The Alarming Link Between Ectopic Pregnancy and STDs


Women who are thinking about becoming pregnant in the future need to be aware of the complications of ectopic pregnancy and STDs.

What Are STDs?

An STD is a sexually transmitted disease. You can easily get an STD if you have unprotected sex. Protected sex means that you use a condom each time you have sex.

There are many STDs you may have heard of such as:

There are some less talked about, but still dangerous STDs like:

There are also infections that can make you more susceptible to contracting an STD or be an end result of an STD such as:

What Is an Ectopic Pregnancy?

An ectopic pregnancy is a pregnancy that occurs outside the uterus lining, meaning the fertilized egg attaches somewhere other than the uterus. An ectopic pregnancy never results in a live birth and can be a serious medical complication for a woman. Sometimes an ectopic pregnancy is referred to as a tubal pregnancy because most often (but not always), a tubal pregnancy develops in one of the fallopian tubes. Often, an ectopic pregnancy will resolve itself before a woman even knows she's pregnant.

If an ectopic pregnancy does not resolve on its own, treatment in the form of surgery or medication is necessary. A pregnant woman can usually tell if she's experiencing an ectopic pregnancy because she will feel intense pain on one side of her body low in her abdomen. This pain is not the same as nausea during early pregnancy. Instead, it will feel sharp and will start occurring usually from the sixth to twelfth week of pregnancy. Back pain, breast tenderness, and other typical pregnancy symptoms may occur as well.

If treatment is not provided, a woman can go on to have increased pain, vaginal bleeding, hemorrhage, fallopian tube rupture, and, in rare cases, death. The sooner treatment is sought the better.

For an in depth look at symptoms read Signs and Symptoms of Tubal Pregnancy

The Relationship Between Ectopic Pregnancy and STDs

There's not always a solid reason why a woman has an ectopic pregnancy. You can do everything right: eat healthy, exercise, have safe sex, and still have an ectopic pregnancy. However, your chances of having an ectopic pregnancy do increase if you have a pelvic infection or an STD. Pelvic infections can occur even in a woman who has never had sex, so they aren't always based on bacteria transmitted sexually, but an STD is often the culprit.

Pelvic Infection Defined

A pelvic infection is an infection in the reproductive organs: the uterus, fallopian tubes, and ovaries. Pain during sex, abdomen pain, severe nausea, chills, vaginal discharge with an odd or unpleasant smell can all indicate a pelvic infection. You should always see a doctor if you even slightly suspect a pelvic infection. The longer you wait, the higher your chances of becoming sicker. You could also experience increased scarring, which is a huge contributor to ectopic pregnancy.

How STDs can cause an Ectopic Pregnancy

Women are lucky because they have a built in pelvic infection defense: the cervix, which fights against bad organisms from entering the reproductive organs area.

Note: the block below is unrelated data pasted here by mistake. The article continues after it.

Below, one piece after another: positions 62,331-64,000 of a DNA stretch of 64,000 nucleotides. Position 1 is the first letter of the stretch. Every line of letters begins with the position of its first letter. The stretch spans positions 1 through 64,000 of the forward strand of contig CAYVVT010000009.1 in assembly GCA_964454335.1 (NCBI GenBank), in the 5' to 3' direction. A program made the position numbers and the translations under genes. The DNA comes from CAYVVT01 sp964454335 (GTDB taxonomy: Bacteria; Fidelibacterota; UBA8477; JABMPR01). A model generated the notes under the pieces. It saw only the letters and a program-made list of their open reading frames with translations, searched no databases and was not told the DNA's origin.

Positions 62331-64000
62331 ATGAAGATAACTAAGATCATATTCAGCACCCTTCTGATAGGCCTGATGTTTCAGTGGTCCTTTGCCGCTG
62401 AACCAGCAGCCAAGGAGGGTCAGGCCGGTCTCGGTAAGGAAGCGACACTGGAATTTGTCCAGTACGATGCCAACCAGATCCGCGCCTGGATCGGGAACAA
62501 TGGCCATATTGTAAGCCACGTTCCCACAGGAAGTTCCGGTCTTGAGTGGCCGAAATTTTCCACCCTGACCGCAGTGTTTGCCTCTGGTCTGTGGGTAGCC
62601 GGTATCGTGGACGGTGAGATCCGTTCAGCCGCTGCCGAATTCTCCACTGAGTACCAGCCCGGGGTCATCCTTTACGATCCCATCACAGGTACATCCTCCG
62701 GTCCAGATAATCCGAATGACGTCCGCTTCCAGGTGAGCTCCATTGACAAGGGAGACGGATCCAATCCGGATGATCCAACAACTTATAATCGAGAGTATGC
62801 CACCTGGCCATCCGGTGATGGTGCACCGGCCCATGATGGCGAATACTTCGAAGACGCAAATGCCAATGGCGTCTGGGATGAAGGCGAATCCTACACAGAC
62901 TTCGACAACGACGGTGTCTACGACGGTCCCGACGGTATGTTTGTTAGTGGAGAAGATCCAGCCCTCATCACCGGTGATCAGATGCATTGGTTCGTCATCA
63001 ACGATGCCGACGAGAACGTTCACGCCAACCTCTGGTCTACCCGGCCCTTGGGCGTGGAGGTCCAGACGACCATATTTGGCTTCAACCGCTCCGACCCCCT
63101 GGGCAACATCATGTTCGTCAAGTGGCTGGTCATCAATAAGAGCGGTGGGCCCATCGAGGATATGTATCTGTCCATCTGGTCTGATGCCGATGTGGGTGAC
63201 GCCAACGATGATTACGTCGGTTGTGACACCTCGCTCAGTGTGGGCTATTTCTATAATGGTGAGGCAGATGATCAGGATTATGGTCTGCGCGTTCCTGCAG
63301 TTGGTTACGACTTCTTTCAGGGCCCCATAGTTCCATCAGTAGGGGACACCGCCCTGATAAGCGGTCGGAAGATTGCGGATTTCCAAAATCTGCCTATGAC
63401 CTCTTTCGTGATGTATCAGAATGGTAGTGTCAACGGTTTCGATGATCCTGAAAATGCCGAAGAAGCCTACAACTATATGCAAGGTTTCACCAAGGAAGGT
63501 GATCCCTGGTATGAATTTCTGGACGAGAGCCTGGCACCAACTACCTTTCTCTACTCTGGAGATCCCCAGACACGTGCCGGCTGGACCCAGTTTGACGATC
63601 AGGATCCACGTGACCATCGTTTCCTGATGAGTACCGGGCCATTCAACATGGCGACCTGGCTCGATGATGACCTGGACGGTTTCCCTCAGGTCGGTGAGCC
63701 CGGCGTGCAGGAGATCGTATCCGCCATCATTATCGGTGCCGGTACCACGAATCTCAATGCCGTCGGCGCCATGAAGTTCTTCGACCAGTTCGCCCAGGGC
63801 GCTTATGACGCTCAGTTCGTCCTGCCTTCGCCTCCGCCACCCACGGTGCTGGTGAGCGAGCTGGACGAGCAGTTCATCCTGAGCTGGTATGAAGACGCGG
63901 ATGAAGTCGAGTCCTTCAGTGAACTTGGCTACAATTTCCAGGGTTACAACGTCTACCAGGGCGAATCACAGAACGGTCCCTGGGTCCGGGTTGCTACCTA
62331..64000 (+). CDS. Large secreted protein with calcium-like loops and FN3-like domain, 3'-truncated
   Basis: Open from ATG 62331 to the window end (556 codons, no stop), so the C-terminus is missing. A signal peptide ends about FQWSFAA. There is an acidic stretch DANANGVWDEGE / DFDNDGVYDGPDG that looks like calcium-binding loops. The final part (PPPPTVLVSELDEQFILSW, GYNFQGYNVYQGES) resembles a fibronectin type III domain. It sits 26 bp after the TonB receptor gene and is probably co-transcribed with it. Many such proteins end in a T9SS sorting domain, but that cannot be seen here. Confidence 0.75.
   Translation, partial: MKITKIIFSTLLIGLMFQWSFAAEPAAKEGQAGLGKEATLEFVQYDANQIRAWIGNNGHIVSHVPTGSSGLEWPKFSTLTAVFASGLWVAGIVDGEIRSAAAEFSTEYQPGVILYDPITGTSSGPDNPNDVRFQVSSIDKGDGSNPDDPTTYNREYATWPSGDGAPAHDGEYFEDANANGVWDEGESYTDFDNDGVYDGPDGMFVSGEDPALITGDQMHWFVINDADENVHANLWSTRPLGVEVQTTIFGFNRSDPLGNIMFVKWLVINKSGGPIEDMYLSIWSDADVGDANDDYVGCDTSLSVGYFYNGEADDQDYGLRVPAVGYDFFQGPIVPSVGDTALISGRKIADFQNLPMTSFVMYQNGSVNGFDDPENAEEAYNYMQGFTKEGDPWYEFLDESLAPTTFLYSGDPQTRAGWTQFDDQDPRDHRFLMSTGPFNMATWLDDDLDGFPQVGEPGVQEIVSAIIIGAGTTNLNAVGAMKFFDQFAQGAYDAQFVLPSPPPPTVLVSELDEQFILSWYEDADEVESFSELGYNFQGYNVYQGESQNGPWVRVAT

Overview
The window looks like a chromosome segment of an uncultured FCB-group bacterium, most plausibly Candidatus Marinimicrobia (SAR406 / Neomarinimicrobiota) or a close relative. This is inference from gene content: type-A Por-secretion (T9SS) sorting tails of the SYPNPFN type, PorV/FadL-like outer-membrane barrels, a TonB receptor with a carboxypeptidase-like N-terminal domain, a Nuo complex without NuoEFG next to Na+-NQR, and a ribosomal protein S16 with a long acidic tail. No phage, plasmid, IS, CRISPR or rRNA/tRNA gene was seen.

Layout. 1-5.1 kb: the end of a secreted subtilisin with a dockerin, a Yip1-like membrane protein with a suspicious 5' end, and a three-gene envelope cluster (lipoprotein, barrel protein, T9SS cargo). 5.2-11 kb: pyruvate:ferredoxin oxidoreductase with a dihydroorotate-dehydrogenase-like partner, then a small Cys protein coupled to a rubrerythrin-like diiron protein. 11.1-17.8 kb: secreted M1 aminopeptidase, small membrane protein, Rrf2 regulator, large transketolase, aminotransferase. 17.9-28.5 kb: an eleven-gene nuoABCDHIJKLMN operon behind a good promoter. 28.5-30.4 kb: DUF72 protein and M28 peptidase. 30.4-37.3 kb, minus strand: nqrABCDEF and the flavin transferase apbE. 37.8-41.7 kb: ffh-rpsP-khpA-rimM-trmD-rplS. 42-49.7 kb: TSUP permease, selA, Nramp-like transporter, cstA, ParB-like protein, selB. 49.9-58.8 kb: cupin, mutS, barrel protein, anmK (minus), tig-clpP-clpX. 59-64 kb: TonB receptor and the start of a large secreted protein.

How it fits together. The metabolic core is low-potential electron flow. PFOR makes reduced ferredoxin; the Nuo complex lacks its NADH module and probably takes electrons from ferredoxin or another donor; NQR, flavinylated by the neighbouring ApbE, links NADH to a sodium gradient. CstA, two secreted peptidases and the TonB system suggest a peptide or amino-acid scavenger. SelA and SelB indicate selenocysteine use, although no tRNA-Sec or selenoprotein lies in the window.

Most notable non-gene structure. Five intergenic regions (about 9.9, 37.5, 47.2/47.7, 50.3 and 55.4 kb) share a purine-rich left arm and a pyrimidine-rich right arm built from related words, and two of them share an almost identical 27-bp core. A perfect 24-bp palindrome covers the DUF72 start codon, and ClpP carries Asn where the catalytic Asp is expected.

However, a cervix that has been exposed to an STD does not provide this same good protection, allowing bacteria to get to the reproductive organs. Once the bad bacteria is in, it can cause a pelvic infection which can lead to an ectopic pregnancy. In fact, some studies show that women who have had a pelvic infection are five times more likely to experience ectopic pregnancy than a woman who has never had a pelvic infection.

Sexually transmitted diseases such as chlamydia and gonorrhea are two of the big offenders. Ectopic pregnancy and STDs are a team because untreated chlamydia and gonorrhea damages the cells lining the fallopian tubes. On a more severe scale, they can damage the actual tube by causing scarring and blockage. A fallopian tube that is damaged is far more likely to result in an ectopic pregnancy.

The cell lining of the fallopian tube is technically called cilia. Cilia transport an egg along it's way until it meets the uterus. When the cilia is damaged due to STDs and infection, there is no transport system available, leaving an egg to rest in the fallopian tube. For the same reason, a blockage caused by STDs and infection will also cause an egg to look for another place to implant.

Ectopic pregnancy

Preventing Ectopic Pregnancy

You can't do anything to ensure a 100 percent trouble free pregnancy. However, when it comes to ectopic pregnancy and STDs, you can greatly increase prevention odds if you practice safe sex.

Studies show that safe sex works. One large study shows that when barrier contraceptive use goes up, both STDs and ectopic pregnancy rates go down. Using a condom and limiting your sexual partners is a good way to reduce your chances of experiencing an ectopic pregnancy.

Planning to have children someday is the best reason to be cautious. The most common reason women have an ectopic pregnancy is because they've had one before. Knowing that you can lower you odds of having even one by just practicing safe sex is something to consider.

Lastly, an ectopic pregnancy is still a pregnancy loss. It's normal to be really mad or upset.

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The Alarming Link Between Ectopic Pregnancy and STDs